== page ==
The Battle for the Schwaben Redoubt

Bombardment of the Schwaben Redoubt, July 1916. A heavy bombardment did not necessarily mean firing many shells all at once. The Schwaben Redoubt was a strongpoint facing VIII Corps during the battle of the Somme, and its chalk lines show clearly; positions in chalk made it relatively easy for observers to direct fire since they showed up so clearly.


Source: IWM photo Q8.

Taken from The Schwaben Redoubt in March 2007

On October 14th, 1916, the Cambridgeshire Regiment, known as “The Territorial Fen Tigers”, after months of military failure and heavy loss of life, captured the formidable German stronghold known as the Schwaben Redoubt. After many failed attempts had been made to take this strategic position, on October 14th the regiment, under the command of Lt Col Edward Riddell, successfully re-took the Redoubt and managed to dig in and hold it.


General Douglas Haig, commander-in-chief for the British Expeditionary Force in France and Belgium, described it as "one of the finest feats of arms in the history of the British Army.


It was the battle that guaranteed the soldiers from the Cambridgeshire’s would be decorated for their skill and bravery by securing such an important stronghold that, in previous attempts, had resulted in failure and considerable loss of life.


This battle was part of the British Army's costly Somme offensive, and is a uniquely special achievement for the Cambridgeshire Regiment and by First World War standards the loss of life in this historic battle was small, with 32 killed and a further 186 wounded. The Redoubt was a series of trenches and dugouts, defended by many machine gun emplacements, situated on a high point overlooking the British lines and was of great strategic importance. For this attempt Lt Col Edward Riddle planned and led the Cambridgeshire’s assault on October 14th 1916 under a creeping, heavy artillery barrage that focused in front of the advancing soldiers. They managed to set up positions within the redoubt with support from the Royal Flying Corps, without loss of life. The fighting that followed developed into a fierce struggle, commanded by corporals and junior commanders with bayonets and hand grenades.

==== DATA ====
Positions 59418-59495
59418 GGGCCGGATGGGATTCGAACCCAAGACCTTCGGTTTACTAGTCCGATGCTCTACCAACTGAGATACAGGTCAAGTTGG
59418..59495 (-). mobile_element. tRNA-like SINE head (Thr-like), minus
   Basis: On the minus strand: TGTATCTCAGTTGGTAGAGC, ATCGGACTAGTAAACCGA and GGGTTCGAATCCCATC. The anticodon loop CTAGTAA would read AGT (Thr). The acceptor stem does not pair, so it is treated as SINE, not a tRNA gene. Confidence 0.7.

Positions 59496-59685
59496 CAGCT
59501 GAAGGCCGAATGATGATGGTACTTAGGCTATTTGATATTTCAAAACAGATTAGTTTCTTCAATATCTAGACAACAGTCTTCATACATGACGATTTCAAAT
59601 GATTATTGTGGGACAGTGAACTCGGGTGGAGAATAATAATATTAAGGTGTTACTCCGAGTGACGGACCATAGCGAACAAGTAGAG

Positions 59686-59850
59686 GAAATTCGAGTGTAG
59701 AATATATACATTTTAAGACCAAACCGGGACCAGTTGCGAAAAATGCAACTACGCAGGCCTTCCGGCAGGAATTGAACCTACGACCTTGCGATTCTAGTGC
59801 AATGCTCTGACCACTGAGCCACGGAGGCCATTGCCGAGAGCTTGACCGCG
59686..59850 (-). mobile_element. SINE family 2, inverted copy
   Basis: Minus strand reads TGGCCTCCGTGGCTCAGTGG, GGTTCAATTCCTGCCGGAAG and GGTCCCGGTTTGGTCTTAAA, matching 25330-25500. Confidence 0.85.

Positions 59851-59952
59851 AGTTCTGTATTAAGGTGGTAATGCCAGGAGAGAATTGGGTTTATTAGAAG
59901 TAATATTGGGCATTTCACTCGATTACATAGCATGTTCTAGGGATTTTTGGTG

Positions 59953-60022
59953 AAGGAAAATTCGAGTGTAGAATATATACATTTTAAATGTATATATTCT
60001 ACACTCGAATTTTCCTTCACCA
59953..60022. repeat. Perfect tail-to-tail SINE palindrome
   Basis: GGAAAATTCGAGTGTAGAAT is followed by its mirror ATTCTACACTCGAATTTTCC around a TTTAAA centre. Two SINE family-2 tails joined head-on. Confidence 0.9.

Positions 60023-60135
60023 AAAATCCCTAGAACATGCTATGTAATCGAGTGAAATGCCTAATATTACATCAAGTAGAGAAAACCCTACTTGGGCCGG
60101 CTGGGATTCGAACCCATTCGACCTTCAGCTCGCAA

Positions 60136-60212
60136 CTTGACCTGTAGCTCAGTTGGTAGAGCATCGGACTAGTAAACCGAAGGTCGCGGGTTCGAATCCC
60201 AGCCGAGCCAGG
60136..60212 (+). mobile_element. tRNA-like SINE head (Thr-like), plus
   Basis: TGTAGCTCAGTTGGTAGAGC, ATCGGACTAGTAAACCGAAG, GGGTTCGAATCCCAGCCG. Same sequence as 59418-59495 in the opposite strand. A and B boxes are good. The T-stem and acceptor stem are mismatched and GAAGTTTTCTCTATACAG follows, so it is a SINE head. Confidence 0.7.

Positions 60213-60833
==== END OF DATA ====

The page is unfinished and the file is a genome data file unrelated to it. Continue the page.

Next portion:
Bewildered by the Cambridgeshire’s bravery and determination the German occupants were overwhelmingly defeated and surrendered. The Cambridgeshire’s went on to hold the Redoubt for a further 24 hours before being relieved, having beaten back several determined counter attacks and fierce artillery bombardment.


The Western Front in the First Word War, particularly the Somme battles, has very often suffered bad press. The media has always concentrated on the thousands of soldiers going 'over the top' to be slaughtered by machine guns on the first day of the offensive, July 1st 1916. This along with the oppressive, muddy battles that ran on into November, with neither side gaining much ground but still resulting in thousands of casualties.


Yet in the midst of this living hell, examples of extraordinary military achievement emerged such as the Cambridgeshire Regiment's storming of the Schwaben Redoubt. This Redoubt was central to the German defense in the Somme and was taken briefly by the 36th Ulster Division in July, being immediately recaptured in a German counter-attack. Between July and October it was attacked no fewer than six times without success as the position always succumbed to the dreaded German counter attacks. But Lt Col Riddell won the case for massive artillery and air support based on lessons learned from the mistakes of other failed assaults.


The Cambridgeshire attack commenced at 2.45pm on the 14th October 1916. Closely following the creeping barrage which enabled them to get into the Schwaben trenches with very few casualties, followed by four hours of hand-to-hand fighting with bayonet and grenade against a tough and aggressive German opposition. Despite several setbacks each dugout was cleared in turn and they bombed along the trenches until the whole site was in their hands. Both sides ran out of grenades. Then instead of consolidating in the old German trenches, they moved forward 100 yards and, under cover of darkness, dug a new defensive line by joining up shell holes, even placing barbed wire in front of this new line. When the counter attack came at 4am next morning the German barrage was concentrated on their original trenches, which were now behind the Cambridgeshire’s new defensive position. This enabled the Cambridgeshire’s to stop the following counter attacks dead in their tracks with rifle and machine gun fire. The German hold on the Schwaben Redoubt was broken at last and held by “The Territorial Fen Tigers” for 24 hours until finally relieved.


This success was subsequently mentioned in a following press report:


"The splendid achievement in which the men so greatly distinguished themselves will earn for them the pride and admiration of the county whose name they bear”.


The Somme Trenches

The Somme Trenches

© 2013 David Latham. All rights reserved.

© 2013 David Latham. All rights reserved.

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